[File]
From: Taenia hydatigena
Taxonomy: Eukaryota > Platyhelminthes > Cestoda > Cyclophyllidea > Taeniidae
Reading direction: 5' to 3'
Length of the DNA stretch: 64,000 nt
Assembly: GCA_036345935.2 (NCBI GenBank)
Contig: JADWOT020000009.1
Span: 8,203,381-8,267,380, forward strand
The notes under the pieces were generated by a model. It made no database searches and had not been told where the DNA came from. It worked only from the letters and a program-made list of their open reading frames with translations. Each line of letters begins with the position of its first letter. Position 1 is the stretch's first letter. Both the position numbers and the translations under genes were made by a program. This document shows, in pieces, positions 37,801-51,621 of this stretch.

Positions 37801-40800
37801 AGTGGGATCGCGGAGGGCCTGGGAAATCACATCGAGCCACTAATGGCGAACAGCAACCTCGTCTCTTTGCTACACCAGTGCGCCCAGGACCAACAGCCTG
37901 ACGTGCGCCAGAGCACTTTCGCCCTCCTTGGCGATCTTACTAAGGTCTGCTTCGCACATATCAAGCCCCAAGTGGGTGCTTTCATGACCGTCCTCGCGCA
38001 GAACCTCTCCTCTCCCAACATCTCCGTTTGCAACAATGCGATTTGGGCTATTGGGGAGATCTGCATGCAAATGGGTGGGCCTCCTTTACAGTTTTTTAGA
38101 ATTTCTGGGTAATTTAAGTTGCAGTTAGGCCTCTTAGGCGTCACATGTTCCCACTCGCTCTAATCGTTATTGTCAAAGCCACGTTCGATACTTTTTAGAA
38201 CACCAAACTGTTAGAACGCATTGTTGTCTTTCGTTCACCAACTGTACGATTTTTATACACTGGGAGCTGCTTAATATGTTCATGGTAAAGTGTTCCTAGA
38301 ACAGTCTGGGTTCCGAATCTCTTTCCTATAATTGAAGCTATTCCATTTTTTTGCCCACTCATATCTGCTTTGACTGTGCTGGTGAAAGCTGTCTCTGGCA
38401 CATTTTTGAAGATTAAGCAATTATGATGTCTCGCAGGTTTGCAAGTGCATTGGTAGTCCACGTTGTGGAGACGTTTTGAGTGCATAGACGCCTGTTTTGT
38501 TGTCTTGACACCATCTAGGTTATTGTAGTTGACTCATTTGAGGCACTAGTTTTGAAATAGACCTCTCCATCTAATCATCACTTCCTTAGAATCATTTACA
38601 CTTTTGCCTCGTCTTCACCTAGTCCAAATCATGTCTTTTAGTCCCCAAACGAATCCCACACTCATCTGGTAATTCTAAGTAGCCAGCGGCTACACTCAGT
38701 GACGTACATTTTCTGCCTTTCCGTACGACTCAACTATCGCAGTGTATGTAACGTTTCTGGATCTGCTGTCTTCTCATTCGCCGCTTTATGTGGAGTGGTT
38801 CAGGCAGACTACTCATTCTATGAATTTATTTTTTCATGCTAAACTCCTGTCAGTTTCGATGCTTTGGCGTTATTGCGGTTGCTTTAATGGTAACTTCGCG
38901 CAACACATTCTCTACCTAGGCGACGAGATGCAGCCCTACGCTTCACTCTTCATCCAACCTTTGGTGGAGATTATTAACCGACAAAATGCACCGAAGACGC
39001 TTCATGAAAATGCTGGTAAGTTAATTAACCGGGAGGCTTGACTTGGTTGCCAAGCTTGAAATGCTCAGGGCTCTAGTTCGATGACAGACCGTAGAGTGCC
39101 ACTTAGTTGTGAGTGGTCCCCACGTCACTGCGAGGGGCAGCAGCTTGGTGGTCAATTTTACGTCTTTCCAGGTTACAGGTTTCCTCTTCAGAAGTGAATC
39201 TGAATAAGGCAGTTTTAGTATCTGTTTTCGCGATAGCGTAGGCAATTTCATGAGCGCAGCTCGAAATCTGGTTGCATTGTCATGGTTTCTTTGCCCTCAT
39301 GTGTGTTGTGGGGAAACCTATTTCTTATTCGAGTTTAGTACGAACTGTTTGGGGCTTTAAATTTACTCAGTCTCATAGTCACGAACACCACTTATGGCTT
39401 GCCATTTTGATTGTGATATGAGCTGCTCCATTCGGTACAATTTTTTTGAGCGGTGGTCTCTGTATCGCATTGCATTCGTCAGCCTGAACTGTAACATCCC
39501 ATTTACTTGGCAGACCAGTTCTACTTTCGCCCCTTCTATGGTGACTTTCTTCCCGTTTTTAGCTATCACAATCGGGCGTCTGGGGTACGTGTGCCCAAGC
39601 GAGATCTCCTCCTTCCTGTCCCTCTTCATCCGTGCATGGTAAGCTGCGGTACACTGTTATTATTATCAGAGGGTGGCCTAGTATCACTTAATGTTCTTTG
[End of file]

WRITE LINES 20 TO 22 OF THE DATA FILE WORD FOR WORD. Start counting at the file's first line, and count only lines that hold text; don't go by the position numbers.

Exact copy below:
38801 CAGGCAGACTACTCATTCTATGAATTTATTTTTTCATGCTAAACTCCTGTCAGTTTCGATGCTTTGGCGTTATTGCGGTTGCTTTAATGGTAACTTCGCG
38901 CAACACATTCTCTACCTAGGCGACGAGATGCAGCCCTACGCTTCACTCTTCATCCAACCTTTGGTGGAGATTATTAACCGACAAAATGCACCGAAGACGC
39001 TTCATGAAAATGCTGGTAAGTTAATTAACCGGGAGGCTTGACTTGGTTGCCAAGCTTGAAATGCTCAGGGCTCTAGTTCGATGACAGACCGTAGAGTGCC